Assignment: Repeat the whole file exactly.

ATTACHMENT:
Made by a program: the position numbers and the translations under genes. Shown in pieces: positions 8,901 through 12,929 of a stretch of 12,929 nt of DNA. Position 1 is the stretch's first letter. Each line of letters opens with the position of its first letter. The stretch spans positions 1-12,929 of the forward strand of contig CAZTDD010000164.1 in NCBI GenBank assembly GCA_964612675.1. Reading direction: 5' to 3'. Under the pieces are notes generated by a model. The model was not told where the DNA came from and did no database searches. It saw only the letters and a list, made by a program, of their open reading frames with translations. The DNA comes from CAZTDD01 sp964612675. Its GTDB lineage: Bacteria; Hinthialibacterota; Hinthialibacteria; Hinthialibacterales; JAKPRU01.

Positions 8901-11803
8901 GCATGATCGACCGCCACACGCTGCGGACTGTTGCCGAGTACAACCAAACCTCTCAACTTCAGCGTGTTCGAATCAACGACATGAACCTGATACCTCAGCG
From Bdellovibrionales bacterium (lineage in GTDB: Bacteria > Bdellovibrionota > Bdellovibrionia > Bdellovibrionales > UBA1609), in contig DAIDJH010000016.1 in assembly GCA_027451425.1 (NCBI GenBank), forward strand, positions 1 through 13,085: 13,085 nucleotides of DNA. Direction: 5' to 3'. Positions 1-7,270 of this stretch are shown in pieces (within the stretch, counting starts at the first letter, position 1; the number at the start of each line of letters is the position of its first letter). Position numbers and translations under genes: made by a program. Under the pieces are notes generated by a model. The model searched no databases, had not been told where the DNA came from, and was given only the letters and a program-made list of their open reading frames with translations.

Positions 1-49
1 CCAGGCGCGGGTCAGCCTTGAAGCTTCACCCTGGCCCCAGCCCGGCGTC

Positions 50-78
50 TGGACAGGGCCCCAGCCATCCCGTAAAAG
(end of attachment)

Made by a program: the position numbers and the translations under genes. Shown in pieces: positions 8,901 through 12,929 of a stretch of 12,929 nt of DNA. Position 1 is the stretch's first letter. Each line of letters opens with the position of its first letter. The stretch spans positions 1-12,929 of the forward strand of contig CAZTDD010000164.1 in NCBI GenBank assembly GCA_964612675.1. Reading direction: 5' to 3'. Under the pieces are notes generated by a model. The model was not told where the DNA came from and did no database searches. It saw only the letters and a list, made by a program, of their open reading frames with translations. The DNA comes from CAZTDD01 sp964612675. Its GTDB lineage: Bacteria; Hinthialibacterota; Hinthialibacteria; Hinthialibacterales; JAKPRU01.

Positions 8901-11803
8901 GCATGATCGACCGCCACACGCTGCGGACTGTTGCCGAGTACAACCAAACCTCTCAACTTCAGCGTGTTCGAATCAACGACATGAACCTGATACCTCAGCG
From Bdellovibrionales bacterium (lineage in GTDB: Bacteria > Bdellovibrionota > Bdellovibrionia > Bdellovibrionales > UBA1609), in contig DAIDJH010000016.1 in assembly GCA_027451425.1 (NCBI GenBank), forward strand, positions 1 through 13,085: 13,085 nucleotides of DNA. Direction: 5' to 3'. Positions 1-7,270 of this stretch are shown in pieces (within the stretch, counting starts at the first letter, position 1; the number at the start of each line of letters is the position of its first letter). Position numbers and translations under genes: made by a program. Under the pieces are notes generated by a model. The model searched no databases, had not been told where the DNA came from, and was given only the letters and a program-made list of their open reading frames with translations.

Positions 1-49
1 CCAGGCGCGGGTCAGCCTTGAAGCTTCACCCTGGCCCCAGCCCGGCGTC

Positions 50-78
50 TGGACAGGGCCCCAGCCATCCCGTAAAAG